Adventurous Learning: cute/pink shoelaces/delighted

Photo by 55Laney69

Photo by 55Laney69

There’s an activity in the beginning of ACI’s Coaching Agile Teams class called Explain/Explore where each person writes a one or two words on an index card that describes his core being.  You explain your phrase to someone else in the class and continue to mingle in this fashion for a few minutes.  As an assistant, I found myself “playing in” during the activity, and I wrote down a word that others have used to describe me.  It’s a quality that is true for me but I often hide it.  

Since I joined the activity a little late, I didn’t get much chance to explain my word—it quickly passed into others’ hands as we were told to swap cards.  The card I received in return was “adventurous.”  What?  I’m not a rock climber or a skydiver or anything like that.  I gave it some thought and found where it is true: I am an adventurous learner.

Normally when I throw myself into learning, I read books and blogs and anything I can get my hands on.  Then I think and think and think about what I’ve read and what it means.  I might talk about it briefly with close friends.  The learning becomes part of my toolbox, and I use it when I need it.  I imagine it’s boring for those on the outside looking in, but it feels vigorous to me. 

At my last CTI class, the instructors asked for a volunteer to be a client in a coaching demo.  I raised my hand slowly.  Then I realized no one else was volunteering.  I was about to have my process coached in front of the class—what was I thinking??  We had seen a demo of process coaching once before, and we all remembered its intensity.  Clients can become messy in process coaching.  Emotional highs and lows were explored in no more than 15 minutes.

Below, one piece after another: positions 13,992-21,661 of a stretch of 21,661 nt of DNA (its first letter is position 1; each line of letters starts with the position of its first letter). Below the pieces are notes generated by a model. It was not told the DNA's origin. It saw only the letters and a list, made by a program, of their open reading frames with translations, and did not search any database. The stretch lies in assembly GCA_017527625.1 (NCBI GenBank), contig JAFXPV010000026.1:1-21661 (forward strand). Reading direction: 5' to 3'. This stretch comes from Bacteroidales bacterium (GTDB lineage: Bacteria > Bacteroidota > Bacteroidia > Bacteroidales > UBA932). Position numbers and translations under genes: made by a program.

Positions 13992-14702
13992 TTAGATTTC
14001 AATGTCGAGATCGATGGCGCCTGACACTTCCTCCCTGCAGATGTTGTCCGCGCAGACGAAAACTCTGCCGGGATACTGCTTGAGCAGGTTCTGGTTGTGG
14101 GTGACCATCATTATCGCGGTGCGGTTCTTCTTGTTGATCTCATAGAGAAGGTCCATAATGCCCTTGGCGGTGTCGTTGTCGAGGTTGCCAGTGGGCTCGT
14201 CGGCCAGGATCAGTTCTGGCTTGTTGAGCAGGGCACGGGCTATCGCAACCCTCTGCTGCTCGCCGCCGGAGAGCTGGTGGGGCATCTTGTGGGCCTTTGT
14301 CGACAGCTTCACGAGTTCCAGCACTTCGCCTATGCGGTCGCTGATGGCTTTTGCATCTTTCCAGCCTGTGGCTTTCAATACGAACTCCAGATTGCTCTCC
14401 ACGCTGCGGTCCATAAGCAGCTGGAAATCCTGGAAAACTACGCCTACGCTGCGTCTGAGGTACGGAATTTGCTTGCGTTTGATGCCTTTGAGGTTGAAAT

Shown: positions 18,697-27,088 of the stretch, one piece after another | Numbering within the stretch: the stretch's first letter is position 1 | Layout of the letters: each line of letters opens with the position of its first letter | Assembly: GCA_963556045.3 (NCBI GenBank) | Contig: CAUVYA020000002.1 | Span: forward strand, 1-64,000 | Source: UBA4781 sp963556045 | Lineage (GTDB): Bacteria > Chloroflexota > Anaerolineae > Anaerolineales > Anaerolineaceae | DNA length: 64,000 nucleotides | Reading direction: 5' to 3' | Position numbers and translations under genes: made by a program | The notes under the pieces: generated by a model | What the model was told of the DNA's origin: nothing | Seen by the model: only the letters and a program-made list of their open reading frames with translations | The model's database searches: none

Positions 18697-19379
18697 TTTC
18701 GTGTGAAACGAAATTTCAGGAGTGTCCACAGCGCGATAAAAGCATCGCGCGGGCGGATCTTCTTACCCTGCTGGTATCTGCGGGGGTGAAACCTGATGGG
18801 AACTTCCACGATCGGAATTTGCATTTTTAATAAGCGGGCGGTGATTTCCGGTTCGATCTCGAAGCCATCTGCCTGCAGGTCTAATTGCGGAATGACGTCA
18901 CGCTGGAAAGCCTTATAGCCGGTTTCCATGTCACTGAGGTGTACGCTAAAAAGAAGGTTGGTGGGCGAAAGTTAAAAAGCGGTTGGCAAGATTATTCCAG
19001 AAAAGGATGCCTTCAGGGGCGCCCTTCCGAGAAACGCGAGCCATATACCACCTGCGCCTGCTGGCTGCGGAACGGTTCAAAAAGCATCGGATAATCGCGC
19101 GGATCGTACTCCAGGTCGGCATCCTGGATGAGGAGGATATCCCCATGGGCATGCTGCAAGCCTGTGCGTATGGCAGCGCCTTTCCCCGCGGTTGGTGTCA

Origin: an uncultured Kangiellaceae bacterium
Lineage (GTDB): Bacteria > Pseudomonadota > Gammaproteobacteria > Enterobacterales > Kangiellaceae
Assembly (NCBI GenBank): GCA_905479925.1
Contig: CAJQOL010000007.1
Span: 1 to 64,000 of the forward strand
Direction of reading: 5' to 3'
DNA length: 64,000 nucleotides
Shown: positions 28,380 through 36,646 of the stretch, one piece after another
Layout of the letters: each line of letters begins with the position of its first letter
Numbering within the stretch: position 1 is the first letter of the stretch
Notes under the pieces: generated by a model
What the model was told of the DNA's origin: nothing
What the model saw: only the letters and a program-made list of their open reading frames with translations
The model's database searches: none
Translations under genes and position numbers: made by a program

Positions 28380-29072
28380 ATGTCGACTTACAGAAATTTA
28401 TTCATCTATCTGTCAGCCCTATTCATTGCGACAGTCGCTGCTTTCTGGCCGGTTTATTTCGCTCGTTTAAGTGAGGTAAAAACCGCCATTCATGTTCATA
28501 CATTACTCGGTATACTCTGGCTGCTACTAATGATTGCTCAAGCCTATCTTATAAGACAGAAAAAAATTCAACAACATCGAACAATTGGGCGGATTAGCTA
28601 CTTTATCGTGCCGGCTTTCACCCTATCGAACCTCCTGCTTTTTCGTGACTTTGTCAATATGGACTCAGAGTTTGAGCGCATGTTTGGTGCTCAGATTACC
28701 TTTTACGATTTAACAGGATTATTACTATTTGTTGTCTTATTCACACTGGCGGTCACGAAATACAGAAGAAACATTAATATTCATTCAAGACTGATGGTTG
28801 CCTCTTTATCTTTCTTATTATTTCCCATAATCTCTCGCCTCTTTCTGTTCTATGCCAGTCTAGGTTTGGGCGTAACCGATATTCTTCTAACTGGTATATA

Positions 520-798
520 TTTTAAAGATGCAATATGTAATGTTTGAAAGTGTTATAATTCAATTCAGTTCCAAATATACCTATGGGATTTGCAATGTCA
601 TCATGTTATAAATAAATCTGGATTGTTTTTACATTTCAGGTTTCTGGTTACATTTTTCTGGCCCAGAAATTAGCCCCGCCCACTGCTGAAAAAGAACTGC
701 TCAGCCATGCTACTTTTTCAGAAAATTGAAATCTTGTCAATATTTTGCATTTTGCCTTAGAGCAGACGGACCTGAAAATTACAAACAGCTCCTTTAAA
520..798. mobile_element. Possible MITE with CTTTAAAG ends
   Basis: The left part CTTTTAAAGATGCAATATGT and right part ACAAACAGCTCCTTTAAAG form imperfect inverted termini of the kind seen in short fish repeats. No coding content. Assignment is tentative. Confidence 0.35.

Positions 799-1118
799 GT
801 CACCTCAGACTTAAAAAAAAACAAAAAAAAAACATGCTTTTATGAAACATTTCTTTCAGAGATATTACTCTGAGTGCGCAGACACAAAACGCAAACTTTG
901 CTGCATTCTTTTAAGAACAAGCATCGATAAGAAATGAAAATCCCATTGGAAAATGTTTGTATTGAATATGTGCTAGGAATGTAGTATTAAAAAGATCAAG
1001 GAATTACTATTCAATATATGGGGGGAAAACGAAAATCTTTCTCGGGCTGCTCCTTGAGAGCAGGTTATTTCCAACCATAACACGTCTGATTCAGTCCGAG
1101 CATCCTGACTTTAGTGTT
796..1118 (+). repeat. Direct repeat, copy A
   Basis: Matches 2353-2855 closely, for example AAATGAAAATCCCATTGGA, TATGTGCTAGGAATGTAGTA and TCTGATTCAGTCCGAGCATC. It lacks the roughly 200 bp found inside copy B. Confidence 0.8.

I went to the front of the room and sat down.  I listened, I looked, I trusted. Think feel trust talk look listen trust talk feel trust talk.  I spoke the hidden quality.  It was throughout the coaching.  It was in me.  I said that I couldn’t tell who smiled first—him or me.  He called it the Co-Active.

I had put myself out there in a big way for the sake of learning, and it created an incredibly safe environment for the rest of the class.  I struggled as I practiced the new skills, and I kept trying.  Slowly I improved.  Learning to be a better coach has been much more like learning to swing dance than learning agile or scrum.  I think that’s why I like it so much.

Allison Pollard

I help people discover their agile instincts and develop their coaching abilities. As an agile coach with Improving in Dallas, I enjoy mentoring others to become great Scrum Masters, coaching managers to grow teams that deliver amazing results, and fostering communities that provide sustainability for agile transformations. In my experience, applying agile methods improves delivery, strengthens relationships, and builds trust between business and IT. A big believer in the power of community-based learning, I grew the DFW Scrum user group significantly over the five years I served as an organizer. I am also a Certified Professional Co-Active Coach, a foodie, and proud glasses wearer.